When linebackers coach Keith Butler was asked about whether or not Spence was expected to be able to play in 2013 during that year’s draft, he said it would be miraculous if he were even able to play the following year.

This year? He finally relinquished, and admitted that it was beginning to feel a bit miraculous, during the 2014 NFL Draft.

And the offseason process has done nothing to dissuade that miraculous feeling that has been building for some time. Bob Labriola noted in his observations that there were certain players who always seemed to be around the ball during the scrimmages at OTAs. Sean Spence was one of those players.

And just to drive the point home that he is on his way back, Spence picked off a Landry Jones pass during minicamp and returned it for a touchdown.

Now, we may be talking about practice here, but it’s worth keeping in mind the perspective that even these scrimmages were far beyond Spence’s capabilities not that long ago.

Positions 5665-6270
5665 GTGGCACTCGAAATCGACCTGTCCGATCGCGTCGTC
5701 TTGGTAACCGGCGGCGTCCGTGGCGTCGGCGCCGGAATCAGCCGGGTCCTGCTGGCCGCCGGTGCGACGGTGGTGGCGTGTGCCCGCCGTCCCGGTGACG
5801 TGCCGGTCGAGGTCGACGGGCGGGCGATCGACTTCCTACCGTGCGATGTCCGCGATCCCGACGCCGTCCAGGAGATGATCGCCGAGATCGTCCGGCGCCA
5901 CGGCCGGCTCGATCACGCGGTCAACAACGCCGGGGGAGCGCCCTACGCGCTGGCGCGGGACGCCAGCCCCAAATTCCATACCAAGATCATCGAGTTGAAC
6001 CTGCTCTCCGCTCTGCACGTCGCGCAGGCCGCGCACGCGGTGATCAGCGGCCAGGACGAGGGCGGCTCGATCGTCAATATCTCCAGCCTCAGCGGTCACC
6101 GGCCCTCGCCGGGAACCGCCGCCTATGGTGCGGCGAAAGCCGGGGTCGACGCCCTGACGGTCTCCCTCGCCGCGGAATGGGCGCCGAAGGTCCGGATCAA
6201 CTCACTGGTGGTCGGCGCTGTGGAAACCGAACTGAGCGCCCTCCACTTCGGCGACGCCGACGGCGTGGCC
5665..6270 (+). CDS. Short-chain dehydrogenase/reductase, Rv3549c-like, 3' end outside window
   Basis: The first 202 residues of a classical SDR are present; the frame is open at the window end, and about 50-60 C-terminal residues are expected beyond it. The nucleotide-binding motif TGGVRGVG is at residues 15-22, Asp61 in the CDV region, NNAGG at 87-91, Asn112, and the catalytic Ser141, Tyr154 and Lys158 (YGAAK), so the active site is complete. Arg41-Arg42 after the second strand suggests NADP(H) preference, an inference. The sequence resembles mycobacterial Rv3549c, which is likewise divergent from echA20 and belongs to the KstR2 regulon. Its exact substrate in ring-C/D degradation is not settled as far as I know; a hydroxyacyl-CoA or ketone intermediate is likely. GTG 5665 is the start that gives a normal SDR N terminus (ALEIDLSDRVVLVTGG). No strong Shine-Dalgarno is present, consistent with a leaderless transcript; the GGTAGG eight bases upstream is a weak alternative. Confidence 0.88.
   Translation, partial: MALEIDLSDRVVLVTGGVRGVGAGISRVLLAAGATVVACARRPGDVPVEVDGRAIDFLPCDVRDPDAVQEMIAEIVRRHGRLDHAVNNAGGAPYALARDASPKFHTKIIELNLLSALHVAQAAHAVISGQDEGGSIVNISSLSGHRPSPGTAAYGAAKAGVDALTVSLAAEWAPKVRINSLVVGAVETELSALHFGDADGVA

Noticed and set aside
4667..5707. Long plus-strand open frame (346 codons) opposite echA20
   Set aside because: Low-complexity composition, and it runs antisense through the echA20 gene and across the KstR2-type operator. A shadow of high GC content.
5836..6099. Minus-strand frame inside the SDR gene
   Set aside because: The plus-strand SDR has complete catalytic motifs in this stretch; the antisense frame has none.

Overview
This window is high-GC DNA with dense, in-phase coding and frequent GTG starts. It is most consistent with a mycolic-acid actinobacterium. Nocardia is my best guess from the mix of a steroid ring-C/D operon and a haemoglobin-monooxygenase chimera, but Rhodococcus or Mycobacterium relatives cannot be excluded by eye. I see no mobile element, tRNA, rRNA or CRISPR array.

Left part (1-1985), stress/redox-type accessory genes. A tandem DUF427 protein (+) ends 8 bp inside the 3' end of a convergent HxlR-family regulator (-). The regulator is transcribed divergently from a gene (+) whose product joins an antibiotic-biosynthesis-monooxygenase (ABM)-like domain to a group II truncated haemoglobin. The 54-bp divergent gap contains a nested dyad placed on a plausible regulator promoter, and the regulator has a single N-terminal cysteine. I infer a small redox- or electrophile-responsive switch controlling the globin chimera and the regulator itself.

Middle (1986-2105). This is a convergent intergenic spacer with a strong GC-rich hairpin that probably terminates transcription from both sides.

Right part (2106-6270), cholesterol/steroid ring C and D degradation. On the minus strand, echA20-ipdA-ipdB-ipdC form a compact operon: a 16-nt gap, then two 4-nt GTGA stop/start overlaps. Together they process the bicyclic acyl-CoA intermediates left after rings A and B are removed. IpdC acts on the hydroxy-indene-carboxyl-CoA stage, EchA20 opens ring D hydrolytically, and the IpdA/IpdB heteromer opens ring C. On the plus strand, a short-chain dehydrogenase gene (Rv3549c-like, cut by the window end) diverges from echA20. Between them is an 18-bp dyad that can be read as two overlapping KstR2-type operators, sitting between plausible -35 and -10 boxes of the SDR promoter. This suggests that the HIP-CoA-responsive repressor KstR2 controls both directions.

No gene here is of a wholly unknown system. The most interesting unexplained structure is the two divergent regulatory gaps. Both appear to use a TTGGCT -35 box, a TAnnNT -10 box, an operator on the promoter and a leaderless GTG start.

With every step forward that he takes, that’s one step closer to him returning to the field, and there’s no shortage of people who have been waiting for that moment for closing in on two years now. The next step on that road back begins today.

About the Author

Matthew Marczi

Passionate Steelers fan with a bit of writing ability. Connoisseur of loud music. Follow me on Twitter @mmarczi.

  • DoctorNoah

    Knee dislocation, not just kneecap. A knee dislocation typically involves usually three of the four major stabilizing ligaments of the knee (ACL and PCL in the center of the knee and usually one of the collaterals, the MCL or LCL). Patellar dislocations not really associated with peroneal nerve damage; that happens more often in true knee dislocations where the nerve is pulled taught around the head of the fibula and stretched.

  • Burgh Ball